Posted by janetwright almost 2 years ago (Flag)

To me, this is another example of reality being stranger than fiction. That the wasp can find the host, drill through wood with that slim ovipositor, paralyse the larva and lay it's own eggs inside, is mind boggling. I love it! That beautiful picture and beautiful wasp makes it even more wonderful.

Posted by mamestraconfigurata almost 2 years ago (Flag)

Mind-blowing! That photo is inspiring me to get out and take more macro shots.

Posted by mmulqueen almost 2 years ago (Flag)

Gorgeous shot!

Posted by star3 almost 2 years ago (Flag)

Outstanding Clarence! looks like I need more patience next time I find one.

Posted by dtibbetts almost 2 years ago (Flag)

Awesome shot! Ty for sharing it!

Posted by yankeelima almost 2 years ago (Flag)

Wonderfully astonishing shot!!...and, Creature!

Posted by katharinab almost 2 years ago (Flag)

Oh, lucky you!! That has been on my own wish list for years, but I've never even seen one. Beautiful capture, and I can only imagine how excited you were!

Posted by ashley_bradford almost 2 years ago (Flag)

Wow Mr. Holmes! That is a wonderful photo. Congratulations on being in the right place and thank you for sharing this.

Posted by dhend9 almost 2 years ago (Flag)

How wonderful! So happy you have shared this !

Posted by ncrosby almost 2 years ago (Flag)

An amazing observation Clarence! I would love to see this also!~ I was happy to recently ID a Berry's Skipper for you. Another amazing observation! Your work and images are superb!

Posted by seaheart88 almost 2 years ago (Flag)

They are amazing. Love your photo, much better than any I've captured out here at LLELA. If you happen to come back to the DFW area, please reach out and if you are interested, I'll get you back to some of the areas not visited much by humans.

Posted by freiheit almost 2 years ago (Flag)

That's complete insanity - awesome picture and observation!!!!!!!!

Posted by atrox77 almost 2 years ago (Flag)

This is incredible!

Posted by jencorman almost 2 years ago (Flag)

Stunning! Mr. Holmes, kudos for you patience and for capturing such a beautiful shot.

Posted by iwillcockson almost 2 years ago (Flag)

Congratulations! Your pics are amazing.

Posted by sujan040 almost 2 years ago (Flag)

Wow!!! Thanks, @cholmesphoto , for taking the time to get to know this stunning lady and her habits and sharing the photos with us all. I had one encounter with the genus a few years ago and it hooked me into more appreciation for the whole beautiful world of wasps. Recently I watched an ichnuemonid species oviposit on a cobweb spider for about fifteen minutes and was completely awestruck by the process. Amazing photos, keep 'em coming :)

Posted by mira_l_b almost 2 years ago (Flag)

Wow.. Just WOW Clarence!

Posted by metsa almost 2 years ago (Flag)

Amazing capture!

Posted by pufferchung almost 2 years ago (Flag)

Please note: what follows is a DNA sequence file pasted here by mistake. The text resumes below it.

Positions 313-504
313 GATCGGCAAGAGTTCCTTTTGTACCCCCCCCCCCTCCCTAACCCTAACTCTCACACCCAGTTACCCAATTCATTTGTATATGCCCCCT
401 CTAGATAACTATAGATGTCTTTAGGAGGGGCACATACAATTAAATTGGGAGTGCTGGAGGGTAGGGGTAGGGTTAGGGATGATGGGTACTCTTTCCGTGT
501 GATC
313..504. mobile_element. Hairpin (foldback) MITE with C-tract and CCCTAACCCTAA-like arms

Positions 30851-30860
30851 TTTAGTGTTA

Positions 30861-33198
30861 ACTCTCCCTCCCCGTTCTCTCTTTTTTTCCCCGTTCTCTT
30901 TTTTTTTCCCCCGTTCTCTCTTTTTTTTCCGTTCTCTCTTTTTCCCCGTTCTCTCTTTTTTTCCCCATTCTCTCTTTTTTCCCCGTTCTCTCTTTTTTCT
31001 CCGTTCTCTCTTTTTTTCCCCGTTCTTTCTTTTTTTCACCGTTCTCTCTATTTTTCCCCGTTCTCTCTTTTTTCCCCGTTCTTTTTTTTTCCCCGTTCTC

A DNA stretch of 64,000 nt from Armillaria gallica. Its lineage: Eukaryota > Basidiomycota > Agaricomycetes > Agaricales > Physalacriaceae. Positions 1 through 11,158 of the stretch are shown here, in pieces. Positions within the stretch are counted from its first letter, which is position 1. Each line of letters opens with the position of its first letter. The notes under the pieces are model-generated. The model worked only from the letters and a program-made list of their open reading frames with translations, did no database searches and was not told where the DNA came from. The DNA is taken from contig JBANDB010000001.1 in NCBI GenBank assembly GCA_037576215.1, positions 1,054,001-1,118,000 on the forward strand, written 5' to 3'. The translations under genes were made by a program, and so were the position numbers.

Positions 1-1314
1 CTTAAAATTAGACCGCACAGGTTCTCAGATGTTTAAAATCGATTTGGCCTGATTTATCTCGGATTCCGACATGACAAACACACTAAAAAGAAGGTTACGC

Incredible story Clarence, and such a beautiful and magical shot.

Posted by marthar almost 2 years ago (Flag)

So awesome, Clarence!! Amazing photo and observation!

Posted by grodz almost 2 years ago (Flag)

wonderful opportunity !! Thanks for your work and patience.

Posted by tandria almost 2 years ago (Flag)

That is an incredible photo! Amazing work!

Posted by javigonz almost 2 years ago (Flag)

This is one of my all time favorite observations! I love to see photos like this showing something about the insect world that is rarely witnessed. This is a great photo, and it is nice to hear about finding something that you have long sought to photograph! The fact that this wasp will drill into a stump and find a specific species of larva to lay its eggs is another wonder of this world.

Posted by leafybye almost 2 years ago (Flag)

AMAZING! Fantastic shot and congrats on getting it! I'm a Texan living elsewhere and I can't wait to go back for more iNaturalist opportunities.

Posted by meldrake almost 2 years ago (Flag)

Wow! Amazing picture, and I like the story behind it. Congratulations to Observation of the Week, @cholmesphoto!
And as usual, I learned something new reading this. Fascinating wasp!

Posted by annikaml almost 2 years ago (Flag)

Incredible shot @cholmesphoto ! Congratulations on fulfilling a goal and many thanks for sharing the photo and the story. As a fan of wasps, this is inspirational to me.

Posted by jtkindt almost 2 years ago (Flag)

Be still my heart. Great shot and awesome insect. Take a bow!

Posted by pam-piombino almost 2 years ago (Flag)

Congratulations @cholmesphoto! You think this is a part of one Megarhyssa or related? It was around 3cm and was inside one rotting log, one of the extremes was kind of the end since it was covered in "exoskeleton" and not leaking the insides

Posted by langlands almost 2 years ago (Flag)

Congratulations @cholmesphoto ! That is a beautiful image and observation. I love the video page too! I have had the fortune of seeing this as well, and I can recall my amazement at what I was witnessing, though I did not really understand at the time. I'm glad you saw wonderful nature in Texas!

Posted by mikef451 almost 2 years ago (Flag)

Wow, this is fantastic! It is great to observe such a great capture, how fascinating!

Posted by paulabetz almost 2 years ago (Flag)

Just saw this picture. How gorgeous! Congratulations!

Posted by mokennon about 1 year ago (Flag)